I’ve never liked Mick Malthouse. There is just something about him, a certain smugness perhaps, that meant I never warmed to him. There was also the small matter that his teams, particularly in the old West Coast days, were particularly unlikeable despite having many great players and a lot of success. Despite ‘our’ history, I was still surprised earlier this season when he was involved in an incident with an opposing player during the match. To my mind, and also that of the AFL tribunal, his actions clearly overstepped coaching ethics. In the heat of the action, many things are said, often regrettable things, but the coach must remain above that part of the fray.
Sadly it was actually less of a surprise to me to hear that at least two experienced coaches at Australian Junior Volleyball Championships apparently took their coaching ethics not from the AVF Coach’s Code of Ethics, but direct from Mick Malthouse. I heard of one situation where a coach targetted an opposing player for abuse during a match and another where a coach abused the losing team after a match. While Malthouse obviously acted unethically at least he was a dealing with an adult who could defend himself (and was seemingly no angel). However, the two (or more?) cases at AJVC were not only unethical but the worst kind of bullying, in one case an adult male towards junior girls. Bullying is not acceptable the schoolyard. It is not acceptable in professional sport. How can it be acceptable for junior volleyball?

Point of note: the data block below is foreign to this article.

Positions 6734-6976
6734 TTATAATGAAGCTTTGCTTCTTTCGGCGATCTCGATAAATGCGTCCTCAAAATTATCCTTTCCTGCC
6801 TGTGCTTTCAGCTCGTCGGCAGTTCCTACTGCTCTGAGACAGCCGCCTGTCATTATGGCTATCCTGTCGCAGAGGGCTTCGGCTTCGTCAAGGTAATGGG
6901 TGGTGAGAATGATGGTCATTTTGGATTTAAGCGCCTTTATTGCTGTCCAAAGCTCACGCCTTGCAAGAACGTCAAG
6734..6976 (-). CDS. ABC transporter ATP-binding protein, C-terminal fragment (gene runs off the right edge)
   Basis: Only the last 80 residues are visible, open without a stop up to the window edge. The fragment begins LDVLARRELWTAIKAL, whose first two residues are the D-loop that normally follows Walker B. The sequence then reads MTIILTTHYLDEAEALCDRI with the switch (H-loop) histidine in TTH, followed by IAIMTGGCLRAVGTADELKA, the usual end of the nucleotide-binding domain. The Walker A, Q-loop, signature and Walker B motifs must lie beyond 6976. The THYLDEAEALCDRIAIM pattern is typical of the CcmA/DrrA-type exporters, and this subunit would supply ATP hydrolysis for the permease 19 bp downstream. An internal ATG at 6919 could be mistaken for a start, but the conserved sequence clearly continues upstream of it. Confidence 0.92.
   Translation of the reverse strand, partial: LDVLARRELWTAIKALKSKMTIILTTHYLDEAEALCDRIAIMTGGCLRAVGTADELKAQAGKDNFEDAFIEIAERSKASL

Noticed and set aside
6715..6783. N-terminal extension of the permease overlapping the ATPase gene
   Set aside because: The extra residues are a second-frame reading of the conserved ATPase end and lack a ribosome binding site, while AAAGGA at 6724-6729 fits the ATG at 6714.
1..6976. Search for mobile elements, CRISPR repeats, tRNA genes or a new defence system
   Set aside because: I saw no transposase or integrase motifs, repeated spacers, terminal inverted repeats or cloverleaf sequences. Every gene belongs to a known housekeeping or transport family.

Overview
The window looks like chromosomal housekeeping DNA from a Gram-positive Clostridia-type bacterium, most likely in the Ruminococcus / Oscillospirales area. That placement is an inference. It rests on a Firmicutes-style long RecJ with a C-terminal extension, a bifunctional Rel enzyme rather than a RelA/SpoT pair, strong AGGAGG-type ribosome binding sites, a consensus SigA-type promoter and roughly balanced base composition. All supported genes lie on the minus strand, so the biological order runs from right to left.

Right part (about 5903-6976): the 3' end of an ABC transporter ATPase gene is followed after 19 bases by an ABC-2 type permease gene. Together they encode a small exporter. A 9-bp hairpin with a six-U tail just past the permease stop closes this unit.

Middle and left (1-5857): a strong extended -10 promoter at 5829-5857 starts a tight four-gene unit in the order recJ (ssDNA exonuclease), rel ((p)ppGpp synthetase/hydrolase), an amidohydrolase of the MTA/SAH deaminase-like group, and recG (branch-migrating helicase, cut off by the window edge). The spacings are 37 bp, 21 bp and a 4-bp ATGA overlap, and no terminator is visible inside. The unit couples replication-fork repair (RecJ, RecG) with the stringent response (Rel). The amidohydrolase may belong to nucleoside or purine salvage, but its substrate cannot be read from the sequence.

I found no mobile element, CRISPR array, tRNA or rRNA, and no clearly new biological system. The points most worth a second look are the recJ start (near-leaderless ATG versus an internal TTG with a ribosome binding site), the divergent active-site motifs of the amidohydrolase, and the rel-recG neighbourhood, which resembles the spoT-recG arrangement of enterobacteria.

It is more than just sad that in 2010 there are still junior coaches who consider such behaviour to be appropriate and unimaginable that as a volleyball community we continue to accept it. It seems though, that we do.